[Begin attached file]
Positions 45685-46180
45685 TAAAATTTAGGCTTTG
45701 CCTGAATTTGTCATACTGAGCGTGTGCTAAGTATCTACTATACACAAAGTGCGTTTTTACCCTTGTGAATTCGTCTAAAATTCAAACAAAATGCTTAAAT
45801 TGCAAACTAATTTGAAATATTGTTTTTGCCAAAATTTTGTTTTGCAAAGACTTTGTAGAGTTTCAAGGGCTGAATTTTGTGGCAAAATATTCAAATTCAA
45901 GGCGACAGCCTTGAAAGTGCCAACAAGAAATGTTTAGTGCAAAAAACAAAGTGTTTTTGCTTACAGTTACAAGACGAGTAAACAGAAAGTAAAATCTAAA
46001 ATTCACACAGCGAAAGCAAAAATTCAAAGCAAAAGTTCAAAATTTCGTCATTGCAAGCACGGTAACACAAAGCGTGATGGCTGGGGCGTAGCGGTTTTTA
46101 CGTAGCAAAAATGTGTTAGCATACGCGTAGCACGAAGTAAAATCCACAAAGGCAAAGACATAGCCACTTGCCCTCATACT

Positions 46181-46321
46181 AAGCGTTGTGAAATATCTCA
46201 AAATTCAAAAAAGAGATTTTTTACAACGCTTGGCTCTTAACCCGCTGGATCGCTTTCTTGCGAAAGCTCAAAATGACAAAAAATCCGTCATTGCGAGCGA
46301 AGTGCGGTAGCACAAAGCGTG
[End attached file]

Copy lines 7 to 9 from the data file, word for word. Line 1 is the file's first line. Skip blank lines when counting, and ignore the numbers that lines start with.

46101 CGTAGCAAAAATGTGTTAGCATACGCGTAGCACGAAGTAAAATCCACAAAGGCAAAGACATAGCCACTTGCCCTCATACT

Positions 46181-46321
46181 AAGCGTTGTGAAATATCTCA